The conference ended with a brief statement read out by De Mistura. He blessed the birth of the Syrian-Russian child and the 1,300 participants then went to a dinner which was held in their honor to appreciate their leading role in efforts to resolve the Syrian crisis. They headed to that dinner few hours before leaving Sochi..For good.
By Abdullah bin Bijad Al-Otaibi
All wars are bad but the worst and the most bitter and cruel are civil wars in which a brother kills a brother and a neighbour kills his neighbour. When it comes to civil wars, it’s not about empires’ glory, ethnicities’ distinctions or nations’ pride but it’s about people killing those close to them and destroying their own countries. These wars engrave the country’s memories with never-healing wounds.
There is a long list of destructive civil wars throughout history. Unlike wars among empires, ethnicities and countries, civil wars are based on conflicts that are related to what narrowly differentiates a category from another – such as religious, sectarian, racist, ethnic or ideological differences and so on.
One definition of civil war says: “War is an ancient social phenomenon that is about fighting among brothers.” Another said: “A civil war is an armed battle among the sons of the one country and it’s more than a mere rebellion or an armed disobedience.” These definitions give a clear perception of the meaning and horrors of civil war.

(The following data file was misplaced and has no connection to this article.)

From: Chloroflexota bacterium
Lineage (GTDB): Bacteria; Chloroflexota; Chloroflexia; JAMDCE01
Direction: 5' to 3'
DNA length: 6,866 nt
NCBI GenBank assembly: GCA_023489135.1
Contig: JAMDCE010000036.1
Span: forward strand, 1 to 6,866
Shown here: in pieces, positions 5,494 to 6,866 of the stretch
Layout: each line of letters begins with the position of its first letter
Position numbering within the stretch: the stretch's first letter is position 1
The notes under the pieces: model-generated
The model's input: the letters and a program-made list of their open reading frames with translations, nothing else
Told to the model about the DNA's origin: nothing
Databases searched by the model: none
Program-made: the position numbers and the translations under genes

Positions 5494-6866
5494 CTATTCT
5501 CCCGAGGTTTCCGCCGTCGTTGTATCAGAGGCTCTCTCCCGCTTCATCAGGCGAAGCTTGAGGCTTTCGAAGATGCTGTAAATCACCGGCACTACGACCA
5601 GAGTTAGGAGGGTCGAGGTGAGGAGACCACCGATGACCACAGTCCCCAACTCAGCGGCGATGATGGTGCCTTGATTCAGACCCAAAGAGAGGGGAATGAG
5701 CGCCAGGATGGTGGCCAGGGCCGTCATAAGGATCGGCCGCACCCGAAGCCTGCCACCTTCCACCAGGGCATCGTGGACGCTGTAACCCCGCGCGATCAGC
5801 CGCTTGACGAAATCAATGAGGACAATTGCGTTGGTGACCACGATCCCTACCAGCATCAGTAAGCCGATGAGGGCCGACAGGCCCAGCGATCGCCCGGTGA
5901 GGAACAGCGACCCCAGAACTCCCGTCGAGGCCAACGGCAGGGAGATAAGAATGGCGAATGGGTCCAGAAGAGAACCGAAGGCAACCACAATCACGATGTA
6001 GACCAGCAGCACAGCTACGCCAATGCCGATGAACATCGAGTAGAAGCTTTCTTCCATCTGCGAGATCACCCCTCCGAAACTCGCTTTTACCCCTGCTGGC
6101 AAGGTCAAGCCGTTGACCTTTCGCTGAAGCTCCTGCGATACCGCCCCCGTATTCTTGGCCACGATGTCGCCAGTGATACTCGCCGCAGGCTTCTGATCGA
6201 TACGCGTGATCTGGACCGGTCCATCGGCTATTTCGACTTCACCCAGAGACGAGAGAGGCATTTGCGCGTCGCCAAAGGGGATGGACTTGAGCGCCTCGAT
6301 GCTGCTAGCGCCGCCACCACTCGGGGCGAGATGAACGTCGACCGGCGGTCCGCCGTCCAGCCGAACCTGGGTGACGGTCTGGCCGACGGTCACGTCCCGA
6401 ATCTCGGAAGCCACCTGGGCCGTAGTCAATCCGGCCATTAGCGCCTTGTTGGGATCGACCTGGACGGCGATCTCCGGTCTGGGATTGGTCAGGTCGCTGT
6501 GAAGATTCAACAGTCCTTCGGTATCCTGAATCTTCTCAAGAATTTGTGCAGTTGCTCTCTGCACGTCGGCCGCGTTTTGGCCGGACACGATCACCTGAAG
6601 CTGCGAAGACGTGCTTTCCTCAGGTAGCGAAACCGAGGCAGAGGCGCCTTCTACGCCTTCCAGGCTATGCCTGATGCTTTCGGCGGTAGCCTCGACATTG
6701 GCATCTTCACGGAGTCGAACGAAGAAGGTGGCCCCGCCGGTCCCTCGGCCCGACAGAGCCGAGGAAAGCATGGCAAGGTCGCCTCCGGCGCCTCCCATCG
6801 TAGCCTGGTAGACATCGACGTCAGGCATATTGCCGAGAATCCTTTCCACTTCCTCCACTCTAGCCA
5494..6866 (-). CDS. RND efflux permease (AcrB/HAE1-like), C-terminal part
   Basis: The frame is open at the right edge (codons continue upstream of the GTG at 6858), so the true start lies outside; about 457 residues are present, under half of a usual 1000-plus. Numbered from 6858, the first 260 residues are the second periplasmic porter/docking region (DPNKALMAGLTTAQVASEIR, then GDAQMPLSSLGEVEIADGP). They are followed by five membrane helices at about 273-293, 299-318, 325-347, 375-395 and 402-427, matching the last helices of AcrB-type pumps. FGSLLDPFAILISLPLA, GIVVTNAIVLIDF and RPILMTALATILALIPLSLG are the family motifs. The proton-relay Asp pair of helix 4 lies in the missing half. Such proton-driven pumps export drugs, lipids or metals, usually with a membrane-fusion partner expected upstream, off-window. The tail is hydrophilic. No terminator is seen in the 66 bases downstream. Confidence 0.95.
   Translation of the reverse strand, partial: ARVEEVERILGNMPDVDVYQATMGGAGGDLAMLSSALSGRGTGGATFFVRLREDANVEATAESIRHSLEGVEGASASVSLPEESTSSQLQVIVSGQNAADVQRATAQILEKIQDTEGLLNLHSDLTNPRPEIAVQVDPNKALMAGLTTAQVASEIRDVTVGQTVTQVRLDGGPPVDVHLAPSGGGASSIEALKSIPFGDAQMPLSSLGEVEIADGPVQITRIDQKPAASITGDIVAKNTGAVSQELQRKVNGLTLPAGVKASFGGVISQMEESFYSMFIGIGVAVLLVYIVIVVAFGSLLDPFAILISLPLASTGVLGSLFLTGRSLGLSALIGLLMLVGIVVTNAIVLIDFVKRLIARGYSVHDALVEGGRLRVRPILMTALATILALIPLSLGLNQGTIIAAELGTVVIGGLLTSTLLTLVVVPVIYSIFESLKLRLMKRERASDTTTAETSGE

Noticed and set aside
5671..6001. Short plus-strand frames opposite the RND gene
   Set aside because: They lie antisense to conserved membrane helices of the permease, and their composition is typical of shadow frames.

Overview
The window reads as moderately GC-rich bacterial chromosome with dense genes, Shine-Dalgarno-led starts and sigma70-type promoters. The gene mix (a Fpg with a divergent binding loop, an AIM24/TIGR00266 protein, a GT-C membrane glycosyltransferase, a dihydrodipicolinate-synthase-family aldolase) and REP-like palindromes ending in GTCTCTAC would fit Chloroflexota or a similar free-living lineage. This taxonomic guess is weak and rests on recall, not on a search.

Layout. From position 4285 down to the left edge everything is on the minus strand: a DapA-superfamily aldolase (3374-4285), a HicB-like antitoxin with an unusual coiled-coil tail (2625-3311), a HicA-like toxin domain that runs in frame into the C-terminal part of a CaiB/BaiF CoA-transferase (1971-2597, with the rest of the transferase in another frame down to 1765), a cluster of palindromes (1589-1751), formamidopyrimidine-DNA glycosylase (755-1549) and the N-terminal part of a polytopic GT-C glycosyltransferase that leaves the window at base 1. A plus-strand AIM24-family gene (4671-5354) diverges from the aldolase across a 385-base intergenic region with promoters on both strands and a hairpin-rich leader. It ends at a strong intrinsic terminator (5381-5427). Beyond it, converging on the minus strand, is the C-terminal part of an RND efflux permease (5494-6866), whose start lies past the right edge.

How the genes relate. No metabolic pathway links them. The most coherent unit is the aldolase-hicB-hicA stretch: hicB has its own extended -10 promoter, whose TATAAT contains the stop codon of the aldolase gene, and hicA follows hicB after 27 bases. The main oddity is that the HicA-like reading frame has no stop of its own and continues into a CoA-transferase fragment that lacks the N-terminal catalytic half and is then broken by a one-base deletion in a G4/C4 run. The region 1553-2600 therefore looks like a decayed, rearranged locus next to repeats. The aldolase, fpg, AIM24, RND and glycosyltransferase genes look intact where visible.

The world and the region have witnessed several civil wars that had horrible consequences. The most famous ones are the American civil war and the French civil war which was later dubbed a revolution. This is in addition to the Thirty Years’ War in Europe, the different European civil wars, the civil wars in Spain and Czechoslovakia, the civil war in Afghanistan which erupted after the Soviet Union exited the country and many others.
As for the region, there was the civil war in Lebanon and the civil war in Sudan, the latter being a separatist war that led to dividing the country. Today, we are witnessing civil wars in Syria and Libya and what looks like a civil war in Yemen as part of the war there is separatist, especially given last week’s Aden developments.
Lest we forget, we’ve seen a glimpse of the civil war atrocities in Iraq in the past and in recent days. However, concepts are redefined according to the size of political conflict and eventually contradictions are adopted in politics, slogans and stances.
Worst War In Modern History
The worst war in modern history is the Syrian civil war in which all international and regional parties have gotten involved. Their intervention represents all political contradictions. There is Russia with its powerful army and two military bases, Iran with its terrorist militias and expansionist ambitions, the Syrian regime that kills its people and defies the entire world by using internationally-prohibited chemical weapons under Russia’s protection that prevents condemning it at the UN, Turkey that militarily intervenes in North Syria under the excuse of confronting the Kurds and America which is looking for a stronghold that imposes its presence on the ground and which is trying to find solutions that are more reasonable than Russia’s. Meanwhile, Syria is a war-torn country that is full of terrorism, sectarianism and racist discrimination. There’s no glimpse of hope for a better future.